What type of insulation is currently in the attic? Many flat-roofed homes in DC are without insulation. In pitched roof attics, insulation will either be batts (rolls) under the roof sheeting, along knee boards or on the attic floor. If you have vermiculite insulation in your home, you should remove it. With vermiculite insulation, assume this material is contaminated with asbestos and have it removed professionally. Go to epa.gov to learn how to protect yourself and your family from exposure to asbestos.
Step 2: Condition of Insulation
If your home consists of old insulation that may be mildewed or moldy from a leaky roof, remove it. Wet or moldy insulation provides no insulating properties. A leaky roof also needs to be fixed.
Step 3: Current R-Value (Quality and Coverage)
The quality and amount of insulation in the attic will determine its R-Value. R-value is the measure of resistance to heat, which is the overall insulating property. If some quality insulation is already in place and you wish to add more to achieve R-Values of 49 to 60, then add only what is necessary.
Step 4: Survey for Air Leaks
Air leaks allow drafts of cold or warm air to enter or escape your climate-controlled home. Gaps that allow air leaks should be properly filled. Air leaks are typically from attic stairs, stairwells, ceiling junction boxes, ducts, lights, fans, gaps from old construction. There is little point to insulating the attic if there are gaps that allow air leaks. Air leaks can be filled with loose insulation, batts and spray form. (See the Max Insulation DIY blog #6: Top 10 Gaps and Air Leak Projects).
Step 5: Assess Soffit Airflow and Ventilation
Attics with eves and vent soffits will require baffles. Baffles allow the circulation of air from low to high from the soffit to the upper ridge or roof vents. Without soffits, it is important to understand how the attic air circulatory system was designed to avoid interference with the blown in insulation. Proper circulation of air through the attic prevents mold and moisture.
Step 6: Consider Radiant Barriers
Most homes in DC do not have radiant barriers. Radiant barriers block out up to 95% of radiant heat, which is directly related to the sun. If in place, evaluate the condition of the barriers and check that proper adhesives are used to attach the radiant strips together to create an airflow barrier. To learn more about radiant barriers, see the Max Insulation DIY Series blog #5 Radiant Barriers, The Overlooked First Line of Defense in Winter and Summer.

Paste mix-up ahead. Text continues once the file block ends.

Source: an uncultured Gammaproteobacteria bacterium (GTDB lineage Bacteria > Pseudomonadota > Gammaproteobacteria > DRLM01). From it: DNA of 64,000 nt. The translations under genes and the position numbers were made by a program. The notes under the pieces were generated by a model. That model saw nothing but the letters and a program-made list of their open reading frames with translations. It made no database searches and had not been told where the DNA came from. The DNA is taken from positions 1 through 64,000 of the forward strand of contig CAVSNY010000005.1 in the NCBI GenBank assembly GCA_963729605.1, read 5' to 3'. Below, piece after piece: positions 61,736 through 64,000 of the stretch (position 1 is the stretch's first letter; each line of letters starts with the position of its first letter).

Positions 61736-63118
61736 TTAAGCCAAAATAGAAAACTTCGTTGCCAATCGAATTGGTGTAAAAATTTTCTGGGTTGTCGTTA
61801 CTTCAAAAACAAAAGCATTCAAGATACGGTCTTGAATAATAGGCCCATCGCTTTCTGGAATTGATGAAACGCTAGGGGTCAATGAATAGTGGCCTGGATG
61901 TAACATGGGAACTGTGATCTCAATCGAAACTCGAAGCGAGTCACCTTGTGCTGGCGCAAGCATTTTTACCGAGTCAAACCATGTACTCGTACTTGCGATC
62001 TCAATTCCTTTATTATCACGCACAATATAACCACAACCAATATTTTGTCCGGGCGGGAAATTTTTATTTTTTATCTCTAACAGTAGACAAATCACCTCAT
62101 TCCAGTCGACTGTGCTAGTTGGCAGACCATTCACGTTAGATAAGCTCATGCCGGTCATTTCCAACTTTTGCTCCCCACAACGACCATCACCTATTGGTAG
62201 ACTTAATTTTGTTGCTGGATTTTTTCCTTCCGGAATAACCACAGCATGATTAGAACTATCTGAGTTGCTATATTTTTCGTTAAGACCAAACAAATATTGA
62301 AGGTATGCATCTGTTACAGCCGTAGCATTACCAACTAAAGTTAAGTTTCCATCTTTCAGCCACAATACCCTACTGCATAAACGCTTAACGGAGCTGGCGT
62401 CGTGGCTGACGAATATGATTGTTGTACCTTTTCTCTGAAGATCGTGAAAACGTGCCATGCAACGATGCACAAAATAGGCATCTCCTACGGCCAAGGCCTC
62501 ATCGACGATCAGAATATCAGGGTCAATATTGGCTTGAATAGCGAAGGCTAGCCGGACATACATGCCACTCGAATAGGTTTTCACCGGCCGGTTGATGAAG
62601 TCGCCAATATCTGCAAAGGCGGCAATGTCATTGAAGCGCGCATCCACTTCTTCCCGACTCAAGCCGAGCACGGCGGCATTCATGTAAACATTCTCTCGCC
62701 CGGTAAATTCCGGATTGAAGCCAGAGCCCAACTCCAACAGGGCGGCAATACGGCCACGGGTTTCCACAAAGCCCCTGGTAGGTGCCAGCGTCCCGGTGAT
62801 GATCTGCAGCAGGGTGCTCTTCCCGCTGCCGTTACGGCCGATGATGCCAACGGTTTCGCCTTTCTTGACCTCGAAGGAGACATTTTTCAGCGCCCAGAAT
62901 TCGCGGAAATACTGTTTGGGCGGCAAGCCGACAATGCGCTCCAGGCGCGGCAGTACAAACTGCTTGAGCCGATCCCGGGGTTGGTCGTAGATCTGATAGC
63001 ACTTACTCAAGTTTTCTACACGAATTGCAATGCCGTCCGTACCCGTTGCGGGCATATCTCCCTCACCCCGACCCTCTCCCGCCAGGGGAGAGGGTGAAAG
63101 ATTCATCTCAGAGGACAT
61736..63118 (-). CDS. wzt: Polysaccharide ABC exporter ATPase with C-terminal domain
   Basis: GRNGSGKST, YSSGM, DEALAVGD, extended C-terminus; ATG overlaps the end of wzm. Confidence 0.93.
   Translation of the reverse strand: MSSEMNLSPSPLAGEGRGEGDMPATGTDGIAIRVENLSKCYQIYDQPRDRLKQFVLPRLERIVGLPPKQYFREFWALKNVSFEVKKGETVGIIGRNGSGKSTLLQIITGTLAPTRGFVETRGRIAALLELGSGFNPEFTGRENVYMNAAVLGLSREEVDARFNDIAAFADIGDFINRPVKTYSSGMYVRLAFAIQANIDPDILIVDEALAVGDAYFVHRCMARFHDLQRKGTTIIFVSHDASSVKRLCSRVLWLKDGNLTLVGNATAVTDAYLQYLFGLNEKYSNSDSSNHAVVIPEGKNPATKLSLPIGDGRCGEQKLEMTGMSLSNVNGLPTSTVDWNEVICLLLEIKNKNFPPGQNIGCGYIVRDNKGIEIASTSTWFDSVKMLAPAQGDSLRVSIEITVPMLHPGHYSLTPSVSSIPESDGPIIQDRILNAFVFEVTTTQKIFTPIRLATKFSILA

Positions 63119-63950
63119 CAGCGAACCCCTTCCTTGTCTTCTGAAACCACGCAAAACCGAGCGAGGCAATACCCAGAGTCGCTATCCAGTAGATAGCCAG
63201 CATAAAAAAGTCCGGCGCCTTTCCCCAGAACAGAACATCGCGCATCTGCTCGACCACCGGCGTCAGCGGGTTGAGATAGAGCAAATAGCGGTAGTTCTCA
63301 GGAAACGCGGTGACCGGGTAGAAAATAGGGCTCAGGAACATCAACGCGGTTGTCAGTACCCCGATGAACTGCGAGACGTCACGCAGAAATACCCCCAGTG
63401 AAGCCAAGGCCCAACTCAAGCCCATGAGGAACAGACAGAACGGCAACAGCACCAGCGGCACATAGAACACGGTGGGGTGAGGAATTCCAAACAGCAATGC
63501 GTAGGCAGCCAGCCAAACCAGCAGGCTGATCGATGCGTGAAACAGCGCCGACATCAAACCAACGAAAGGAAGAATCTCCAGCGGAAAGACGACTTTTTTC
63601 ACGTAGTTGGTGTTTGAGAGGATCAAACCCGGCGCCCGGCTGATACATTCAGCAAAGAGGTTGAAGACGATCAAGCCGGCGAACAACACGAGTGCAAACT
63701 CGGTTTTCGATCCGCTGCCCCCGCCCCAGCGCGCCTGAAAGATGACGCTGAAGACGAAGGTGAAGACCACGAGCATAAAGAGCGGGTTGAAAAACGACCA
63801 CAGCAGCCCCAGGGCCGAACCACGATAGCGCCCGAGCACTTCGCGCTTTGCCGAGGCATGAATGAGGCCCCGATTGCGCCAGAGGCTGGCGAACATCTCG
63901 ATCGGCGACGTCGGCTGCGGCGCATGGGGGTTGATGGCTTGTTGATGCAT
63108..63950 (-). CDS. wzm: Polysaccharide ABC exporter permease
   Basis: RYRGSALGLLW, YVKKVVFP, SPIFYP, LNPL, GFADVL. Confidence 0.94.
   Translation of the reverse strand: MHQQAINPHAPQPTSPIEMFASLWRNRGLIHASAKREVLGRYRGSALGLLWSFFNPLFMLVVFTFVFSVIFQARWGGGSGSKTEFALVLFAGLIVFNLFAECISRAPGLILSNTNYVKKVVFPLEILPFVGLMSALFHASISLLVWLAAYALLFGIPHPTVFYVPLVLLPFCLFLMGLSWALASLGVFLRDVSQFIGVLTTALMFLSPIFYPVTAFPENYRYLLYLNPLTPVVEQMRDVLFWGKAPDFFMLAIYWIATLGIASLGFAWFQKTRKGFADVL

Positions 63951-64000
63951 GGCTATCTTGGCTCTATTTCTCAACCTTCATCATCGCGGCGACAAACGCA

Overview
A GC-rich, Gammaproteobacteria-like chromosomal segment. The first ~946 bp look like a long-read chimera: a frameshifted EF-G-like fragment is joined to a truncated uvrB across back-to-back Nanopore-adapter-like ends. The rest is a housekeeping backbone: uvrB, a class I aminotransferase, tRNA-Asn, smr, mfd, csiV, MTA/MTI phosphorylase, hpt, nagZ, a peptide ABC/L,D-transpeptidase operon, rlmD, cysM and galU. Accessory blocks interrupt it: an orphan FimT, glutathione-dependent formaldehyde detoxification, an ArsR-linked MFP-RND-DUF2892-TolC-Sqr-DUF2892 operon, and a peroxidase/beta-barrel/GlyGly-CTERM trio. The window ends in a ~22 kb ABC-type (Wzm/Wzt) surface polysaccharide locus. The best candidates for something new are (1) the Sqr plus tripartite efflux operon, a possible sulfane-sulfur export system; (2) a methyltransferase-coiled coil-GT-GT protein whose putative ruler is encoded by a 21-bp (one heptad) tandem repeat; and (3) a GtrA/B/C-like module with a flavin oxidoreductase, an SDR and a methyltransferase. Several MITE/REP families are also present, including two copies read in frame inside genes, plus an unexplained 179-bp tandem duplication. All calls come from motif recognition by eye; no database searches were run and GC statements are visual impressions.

Step 7: Evaluate Skylight Insulation
If your home has a skylight, as many DC homes do, it will be important to insulate around the exterior of the inside box with the right materials. There are several approaches you can use: wrap the skylight box with batt insulation, use an insulation blanket, or cut to size and attach foam board insulation. With foam board, make sure you are choosing quality products that are fire resistant and meet code. Skylight boxes do not provide your home protection from attic and outside temperatures.
To learn more, read: Insulating Skylights
Step 8: Prepare the Attic
Attic floors are unforgiving so setup proper lighting. You must step carefully from joist to joist. Consider using 1” by 8” planks to create a path for walking or a spot for kneeling. Be careful. A wrong step with too much weight will punch your foot through the ceiling of the room below you. Also, be mindful of the sharp roof nails protruding through the roof sheathing.
Insulating the Attic
Step 1: Attaching the Baffles
If your home has vented soffits, you will need to attach by staple baffles. The baffles are attached to the roof sheathing (plywood) between the trusses starting at the attic floor. The insulation lays up against the baffles to allow air to circulate from the soffit through the attic to the upper ridge or roof vents.
Step 2: Blown Insulation
With tools, equipment and a safety plan in place, you are ready to insulate your attic.
Following closely the instructions on the blowing machine, spray the loose insulation throughout the attic. Begin in a back corner and be sure to blow in sufficient amounts of insulation in the dark corners above the eves.
Finishing the Project
When you are done, drink a cold beer and congratulate yourself on developing a new skill you are unlikely to ever use again. Nice job!
Oh, and if this seems totally overwhelming (or just boring), don’t worry! That’s what we’re here for.
Contact Max for a free consultation and estimate to live more comfortably in your home for less cost. Call or email us at Max@maxinsulation.us or (202) 341-6015 (ask for Max).